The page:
The series is not complete, but I have at least 8 shot to show. It’s a break from my black and white nocturnes made possible by a bit of work on my editing skills. I’ve never been fond of the orange tones cast by tungsten city lights. I finally found a way to edit them out without losing the cold, urban, eerie feel I look after in my nocturnes.
A note for gearheads, two of those pics have been taken with a Leica M8, a supposedly outdated camera allegedly incapable of any decent night shot. I think the M8 is stilla good choice for someone wanting to give a go to a digital rangefinder without selling his kids. May be I’ll write a blog on that topic, because there are one or two things to know before buying one of those.
Among towers, Strasbourg, January 2013.
As some of you may have noticed, I’m working on a new “lightroom recipe” for my color night shots. I’ve tried real life tungsten-orange cast first, but I wasn’t convinced. So I’m now trying to figure out something more “urban”.
I’m rather pleased with the first results: they convey the sense of bizarre and the eerie mood I was looking after in my black and white series. And they are definitely colder and darker than the yellow-orange tones given by tungsten city lights.
And you, what do you think?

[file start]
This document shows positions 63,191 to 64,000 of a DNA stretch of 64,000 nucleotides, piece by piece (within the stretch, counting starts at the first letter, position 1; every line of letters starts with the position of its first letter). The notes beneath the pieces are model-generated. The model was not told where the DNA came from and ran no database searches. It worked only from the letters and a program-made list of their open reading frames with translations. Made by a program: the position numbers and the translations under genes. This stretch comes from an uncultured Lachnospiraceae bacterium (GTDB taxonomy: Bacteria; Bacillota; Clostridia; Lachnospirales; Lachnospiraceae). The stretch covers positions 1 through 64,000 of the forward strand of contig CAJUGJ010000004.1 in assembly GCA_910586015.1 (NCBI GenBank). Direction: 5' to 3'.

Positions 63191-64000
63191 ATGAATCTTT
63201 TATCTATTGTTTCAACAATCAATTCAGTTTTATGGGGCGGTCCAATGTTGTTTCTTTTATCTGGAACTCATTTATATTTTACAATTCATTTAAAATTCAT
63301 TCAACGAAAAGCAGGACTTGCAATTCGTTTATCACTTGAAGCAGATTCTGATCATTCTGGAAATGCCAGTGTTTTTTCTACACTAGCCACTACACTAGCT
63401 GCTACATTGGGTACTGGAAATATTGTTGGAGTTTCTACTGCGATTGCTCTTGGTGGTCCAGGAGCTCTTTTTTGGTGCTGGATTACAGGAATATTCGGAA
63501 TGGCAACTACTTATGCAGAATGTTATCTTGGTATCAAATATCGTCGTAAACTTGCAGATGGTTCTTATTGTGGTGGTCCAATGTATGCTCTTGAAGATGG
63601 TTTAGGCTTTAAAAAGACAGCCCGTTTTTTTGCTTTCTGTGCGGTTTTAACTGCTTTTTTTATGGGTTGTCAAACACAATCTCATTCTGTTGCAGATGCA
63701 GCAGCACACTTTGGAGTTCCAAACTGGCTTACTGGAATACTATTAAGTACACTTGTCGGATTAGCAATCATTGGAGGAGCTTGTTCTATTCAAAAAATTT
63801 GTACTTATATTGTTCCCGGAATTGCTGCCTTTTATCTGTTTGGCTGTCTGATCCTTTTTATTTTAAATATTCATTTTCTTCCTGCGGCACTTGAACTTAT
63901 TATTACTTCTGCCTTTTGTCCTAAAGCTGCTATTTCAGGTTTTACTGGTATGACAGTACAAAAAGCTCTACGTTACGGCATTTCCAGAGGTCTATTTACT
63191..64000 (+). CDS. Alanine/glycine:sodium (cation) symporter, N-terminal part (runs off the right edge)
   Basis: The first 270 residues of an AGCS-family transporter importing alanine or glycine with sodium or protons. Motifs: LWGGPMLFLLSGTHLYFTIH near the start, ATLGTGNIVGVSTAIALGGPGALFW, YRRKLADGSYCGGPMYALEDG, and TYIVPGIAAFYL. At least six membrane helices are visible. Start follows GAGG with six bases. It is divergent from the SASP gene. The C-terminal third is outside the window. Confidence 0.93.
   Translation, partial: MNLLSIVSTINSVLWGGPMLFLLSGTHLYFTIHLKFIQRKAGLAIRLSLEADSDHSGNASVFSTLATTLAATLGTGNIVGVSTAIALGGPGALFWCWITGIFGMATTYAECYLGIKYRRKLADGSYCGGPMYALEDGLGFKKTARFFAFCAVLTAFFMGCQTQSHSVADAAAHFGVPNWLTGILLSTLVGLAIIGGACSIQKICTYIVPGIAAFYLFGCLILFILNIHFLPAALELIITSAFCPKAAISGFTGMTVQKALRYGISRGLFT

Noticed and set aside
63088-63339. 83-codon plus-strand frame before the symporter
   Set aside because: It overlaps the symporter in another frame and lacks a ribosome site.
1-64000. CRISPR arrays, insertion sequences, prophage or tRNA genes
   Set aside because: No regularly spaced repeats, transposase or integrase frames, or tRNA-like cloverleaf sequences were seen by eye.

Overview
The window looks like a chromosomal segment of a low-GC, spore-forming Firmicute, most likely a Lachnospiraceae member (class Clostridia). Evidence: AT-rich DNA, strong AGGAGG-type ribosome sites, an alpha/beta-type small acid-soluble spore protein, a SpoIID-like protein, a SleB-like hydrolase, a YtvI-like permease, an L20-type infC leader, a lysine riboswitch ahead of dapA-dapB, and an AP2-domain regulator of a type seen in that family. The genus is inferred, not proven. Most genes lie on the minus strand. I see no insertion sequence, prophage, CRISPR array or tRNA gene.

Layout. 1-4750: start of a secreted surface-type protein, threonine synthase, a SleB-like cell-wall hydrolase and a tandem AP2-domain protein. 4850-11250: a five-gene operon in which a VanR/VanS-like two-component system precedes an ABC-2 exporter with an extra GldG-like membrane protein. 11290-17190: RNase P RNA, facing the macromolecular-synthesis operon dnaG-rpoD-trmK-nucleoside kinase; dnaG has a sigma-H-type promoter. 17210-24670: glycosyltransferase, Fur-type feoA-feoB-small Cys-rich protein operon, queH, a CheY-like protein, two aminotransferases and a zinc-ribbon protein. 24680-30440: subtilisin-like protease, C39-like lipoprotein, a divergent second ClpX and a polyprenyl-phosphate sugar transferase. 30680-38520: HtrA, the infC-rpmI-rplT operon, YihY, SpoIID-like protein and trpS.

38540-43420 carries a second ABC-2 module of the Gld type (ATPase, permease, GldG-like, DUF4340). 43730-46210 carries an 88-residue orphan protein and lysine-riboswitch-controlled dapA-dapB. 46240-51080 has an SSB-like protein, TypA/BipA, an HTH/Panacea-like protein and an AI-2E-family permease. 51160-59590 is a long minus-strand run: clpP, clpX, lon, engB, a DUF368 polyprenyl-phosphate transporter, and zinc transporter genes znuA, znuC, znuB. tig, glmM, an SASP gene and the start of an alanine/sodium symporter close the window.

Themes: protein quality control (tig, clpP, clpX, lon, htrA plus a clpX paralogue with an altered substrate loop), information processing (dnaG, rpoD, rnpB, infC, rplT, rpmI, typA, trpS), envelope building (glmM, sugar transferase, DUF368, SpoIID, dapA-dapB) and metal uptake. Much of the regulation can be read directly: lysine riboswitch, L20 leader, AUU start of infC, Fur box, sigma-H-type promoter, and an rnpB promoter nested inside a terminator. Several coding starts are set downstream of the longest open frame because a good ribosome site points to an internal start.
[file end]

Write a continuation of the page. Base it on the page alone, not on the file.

Nocturne, Strasbourg, November 2012.
I still struggle to find a proper style for my color nocturnes. I don’t like the orange and yellowish cast of city’s lights. That’s why I almost always go with the Monochrom for my night strolls - even when I go with the M9, I know that I end up converting most of mys hots in black and white.
On that night, back from work, I really found the foggy orange light incredible. I had to shoot it in colors. I’ve waited for bikes or scooters to shoot, ran in the middle of the zebra cross and tried to frame, focus and shoot fast enough, as I didn’t want the character to be too far.
That was not that easy as I had to deal with slow shutter speeds to avoid pushing isos above 1250 (in b&w 1600 is not a problem, in color it becomes way too grainy).
For once, I had a 35mm and that was a good thing, with a 50mm, because of the thinner depth of field, the scooter would have probably been blurred. With a 35mm, the result is as sharp as you can get with a 1/30 s. shot and a moving object.